- Remember the ratios of positive to negative comments that the average person requires for healthy self esteem is three to one. Make this the goal for your child.
- Comment on the good stuff. When they walk through a doorway, say "Thank you for not slamming the door."
- Set limits ahead of time. For instance: "The rule is no Playstation on school nights. That is Monday to Thursday." Get them to agree before hand and the battle's over before it started.
- Use disciplinary actions sparingly. "Rewarding good behaviour straight away will have a stronger effect," says Kerry. "If discipline is required for say, hitting a sibling, then state the rule firmly and simply, go straight into a time out situation (in their room) with no discussion."
- Use whiteboards, fridge lists, planners and routine to help your child.
- Keep meal times and bedtimes consistent and encourage exercise.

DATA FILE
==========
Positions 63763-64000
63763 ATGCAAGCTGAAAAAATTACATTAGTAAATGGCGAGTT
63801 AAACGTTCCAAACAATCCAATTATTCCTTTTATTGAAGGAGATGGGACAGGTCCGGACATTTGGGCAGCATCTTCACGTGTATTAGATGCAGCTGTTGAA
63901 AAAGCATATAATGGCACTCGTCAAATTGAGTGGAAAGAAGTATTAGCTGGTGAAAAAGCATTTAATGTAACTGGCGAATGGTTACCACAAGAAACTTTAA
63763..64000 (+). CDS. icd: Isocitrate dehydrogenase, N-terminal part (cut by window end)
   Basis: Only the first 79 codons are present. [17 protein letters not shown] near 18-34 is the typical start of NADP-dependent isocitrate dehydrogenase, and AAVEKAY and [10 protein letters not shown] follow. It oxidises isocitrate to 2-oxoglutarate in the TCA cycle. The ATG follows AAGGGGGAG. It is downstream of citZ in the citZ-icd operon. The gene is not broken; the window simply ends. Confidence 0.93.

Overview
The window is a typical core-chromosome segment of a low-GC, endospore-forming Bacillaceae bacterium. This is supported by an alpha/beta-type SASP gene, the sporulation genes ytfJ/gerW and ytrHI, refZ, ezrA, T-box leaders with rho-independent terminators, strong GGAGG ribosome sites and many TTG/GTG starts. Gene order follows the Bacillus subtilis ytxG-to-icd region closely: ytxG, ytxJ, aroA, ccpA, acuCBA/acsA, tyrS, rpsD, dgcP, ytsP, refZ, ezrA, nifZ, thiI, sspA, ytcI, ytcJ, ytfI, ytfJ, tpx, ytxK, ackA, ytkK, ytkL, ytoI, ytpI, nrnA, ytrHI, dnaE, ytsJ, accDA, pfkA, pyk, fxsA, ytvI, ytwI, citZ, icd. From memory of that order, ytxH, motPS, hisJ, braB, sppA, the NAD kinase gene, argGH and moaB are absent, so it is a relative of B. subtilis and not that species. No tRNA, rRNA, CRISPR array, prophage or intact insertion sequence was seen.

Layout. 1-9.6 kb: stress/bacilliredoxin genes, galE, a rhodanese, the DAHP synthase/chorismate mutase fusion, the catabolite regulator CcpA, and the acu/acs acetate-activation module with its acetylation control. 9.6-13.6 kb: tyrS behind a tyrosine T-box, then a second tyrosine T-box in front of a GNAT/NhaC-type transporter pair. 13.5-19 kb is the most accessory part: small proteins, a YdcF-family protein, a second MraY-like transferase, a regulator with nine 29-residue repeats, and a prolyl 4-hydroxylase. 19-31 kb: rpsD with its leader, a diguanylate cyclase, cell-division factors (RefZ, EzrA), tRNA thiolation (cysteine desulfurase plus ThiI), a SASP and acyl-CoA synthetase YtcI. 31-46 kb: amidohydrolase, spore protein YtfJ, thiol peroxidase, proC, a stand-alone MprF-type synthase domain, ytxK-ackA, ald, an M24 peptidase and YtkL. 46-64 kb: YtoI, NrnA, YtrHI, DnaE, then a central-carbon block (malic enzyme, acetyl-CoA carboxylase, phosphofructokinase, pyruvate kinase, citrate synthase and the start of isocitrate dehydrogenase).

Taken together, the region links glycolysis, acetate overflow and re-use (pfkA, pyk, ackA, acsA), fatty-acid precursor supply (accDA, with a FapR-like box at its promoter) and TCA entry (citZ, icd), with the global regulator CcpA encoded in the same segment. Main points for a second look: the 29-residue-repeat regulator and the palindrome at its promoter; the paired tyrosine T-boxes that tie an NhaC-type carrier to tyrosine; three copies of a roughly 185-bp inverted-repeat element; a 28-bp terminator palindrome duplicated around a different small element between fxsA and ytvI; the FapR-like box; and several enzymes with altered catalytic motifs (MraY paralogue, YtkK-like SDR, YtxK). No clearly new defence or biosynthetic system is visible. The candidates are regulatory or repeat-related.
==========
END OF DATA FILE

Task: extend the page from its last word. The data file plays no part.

- Break up big tasks. Don't say: "Clean your room". Say: "Put the towels in the basket and then make your bed".
- Offer only two choices and be comfortable with either being chosen.
- ADHD kids are grazers. Leave a plate of food with bite sized pieces they can access.
Are your child's endless tantrums, door-slamming and wild behaviour just plain old naughtiness? Or could it be ADHD? Here's how to find a difficult child's inner angel. "I knew something was awry with Daniel from the day he could crawl," says ADHD (Attention Deficit Hyperactivity Disorder) educator Kerry Cooney, whose son Daniel was diagnosed with the disorder at age 11. "He was rough at play and loved pulling heads and arms off his sister's dolls. He was always on the go, slept poorly and ripped his sheets. "His quest for food, drink and activity could never be satisfied. At school, he was constantly losing everything. "He found reading and writing beyond him, and after seven years left primary school not knowing the 100 most used words in the vocabulary." Kerry is now using her experience as an ADHD mum, educator and author to help other families stem the rising tide of ADHD in Australia. "Many parents are left pulling out their hair. But ADHD is a genetic biochemical condition like depression. It is a real illness, that needs real treatment and strategies," says Kerry, author of Every Day With ADHD. Here Kerry answers your most asked questions…